Exhaustive, but not for everyone
"Unnecessary" Quotes | 10/29/2005
(5 out of 5 stars)
"I give this set five stars because it exhaustively catalogues much of the studio work of one of Jazz's greatest artists. The liner notes provide thorough insight into the the happenings at each session presented, along with many well-known biographical facts about Bird. The result the most appropriate biography that the man could ever have hoped for, complete with samplings of his music at each stage of his career.
The reason that I say "not for everyone" is that this set contains a huuuuge number of outtakes and false starts. There are about three or four discs in the set that could be put in your disc player at a party. The remainder of the discs require very attentive and precise listening. (Some may say that about all of Parker's music, but the reality is that some people like jazz for ambience more than for focused listening.)
I appreciate all of the outtakes because I use this set, along with my Omnibook and Real Book, as a source of inspiration for my musical development. In that sense, the differences between the tracks that Mr. Parker selected and those that gathered dust on the studio shelf is quite elucidating. By listening to the successive tracks in their chronological order, one can gain significant insight into the the musical thinking of one of jazz's giants.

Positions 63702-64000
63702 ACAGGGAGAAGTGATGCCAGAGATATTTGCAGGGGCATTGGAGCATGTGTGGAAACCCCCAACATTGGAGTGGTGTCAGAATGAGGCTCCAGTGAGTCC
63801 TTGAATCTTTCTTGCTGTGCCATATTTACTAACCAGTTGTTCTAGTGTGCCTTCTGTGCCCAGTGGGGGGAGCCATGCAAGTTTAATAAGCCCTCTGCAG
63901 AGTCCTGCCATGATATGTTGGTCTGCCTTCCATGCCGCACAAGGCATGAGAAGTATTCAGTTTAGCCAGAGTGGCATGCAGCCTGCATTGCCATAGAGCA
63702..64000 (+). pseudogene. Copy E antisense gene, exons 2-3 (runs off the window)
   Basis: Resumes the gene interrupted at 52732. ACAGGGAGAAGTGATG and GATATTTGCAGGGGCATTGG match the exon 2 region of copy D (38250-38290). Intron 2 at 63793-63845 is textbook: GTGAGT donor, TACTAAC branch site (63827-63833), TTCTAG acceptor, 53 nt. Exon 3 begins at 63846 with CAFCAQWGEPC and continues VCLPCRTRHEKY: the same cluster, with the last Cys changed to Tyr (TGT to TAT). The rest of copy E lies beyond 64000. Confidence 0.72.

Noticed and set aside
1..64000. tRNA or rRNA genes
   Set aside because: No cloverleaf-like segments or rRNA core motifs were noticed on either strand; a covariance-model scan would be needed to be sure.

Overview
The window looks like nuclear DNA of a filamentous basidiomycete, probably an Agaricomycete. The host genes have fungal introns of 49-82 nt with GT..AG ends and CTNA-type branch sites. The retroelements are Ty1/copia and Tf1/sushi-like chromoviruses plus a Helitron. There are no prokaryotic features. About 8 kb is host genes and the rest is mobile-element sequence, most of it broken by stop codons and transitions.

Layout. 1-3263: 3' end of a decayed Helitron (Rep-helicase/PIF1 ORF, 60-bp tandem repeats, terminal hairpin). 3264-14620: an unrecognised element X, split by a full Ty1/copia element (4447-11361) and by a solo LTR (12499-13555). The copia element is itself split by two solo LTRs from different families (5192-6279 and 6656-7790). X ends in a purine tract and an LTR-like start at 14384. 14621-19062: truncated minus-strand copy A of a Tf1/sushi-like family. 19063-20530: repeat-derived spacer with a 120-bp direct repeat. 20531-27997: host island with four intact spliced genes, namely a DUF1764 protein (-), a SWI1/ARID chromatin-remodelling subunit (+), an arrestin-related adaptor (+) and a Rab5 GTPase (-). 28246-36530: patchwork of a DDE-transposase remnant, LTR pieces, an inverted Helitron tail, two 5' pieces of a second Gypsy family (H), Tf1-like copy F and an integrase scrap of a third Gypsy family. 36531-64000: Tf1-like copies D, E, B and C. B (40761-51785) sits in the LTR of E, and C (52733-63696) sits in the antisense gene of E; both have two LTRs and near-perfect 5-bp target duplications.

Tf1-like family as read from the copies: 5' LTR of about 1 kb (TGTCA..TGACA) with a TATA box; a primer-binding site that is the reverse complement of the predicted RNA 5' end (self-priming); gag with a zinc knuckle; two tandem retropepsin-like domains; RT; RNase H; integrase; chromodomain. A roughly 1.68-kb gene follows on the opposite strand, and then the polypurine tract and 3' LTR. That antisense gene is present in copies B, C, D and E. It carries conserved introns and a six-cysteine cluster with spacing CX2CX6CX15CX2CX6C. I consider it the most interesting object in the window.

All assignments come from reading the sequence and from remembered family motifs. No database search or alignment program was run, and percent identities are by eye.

If you are an aspiring jazz musician, or if you just happen to like a rigorous listening experience, then this set is for you. If you want a lot of good Parker to put in the mix for your next cocktail hour, buy ten of his studio releases for roughly the same cost."
Eddie Landsberg | Tokyo, Japan | 11/07/2009
(5 out of 5 stars)
"o.k. the truth of the matter is, most of Bird's revolutionary contributions to modern Jazz were well made and done with by the time he was signed to VERVE... Verve was merely the world discovering that the atom had been split... 10 years earlier... and not quite being ready to fathom it, having it delivered with somewhat more easier to understand language than that on the DIAL and SAVOY session... ergo, Bird on VERVE... which represented a commercialization of Parker's sound, and in some ways "experimental stretching out" in a way, which many fans weren't quite ready to accept...
As for me... well... its true I'll take the DIAL and SAVOY sessions any time... the set is still interesting because you get to hear the man at work outside the settings he was best known for, and how he applied the formula... Take, for example FUNKY BLUES, which more-so anticipates the type of Whiskey drinking blues that followers of his such as Stitt and Donaldson would popularize years later... Other tunes feature Parker with Strings... Laura for one can best be described as haunting... and if you meditate on his great life and genius and how great and tragic it is while listening, can have as haunting effect as the changes to the tune itself. (Stella has a similar vibe!)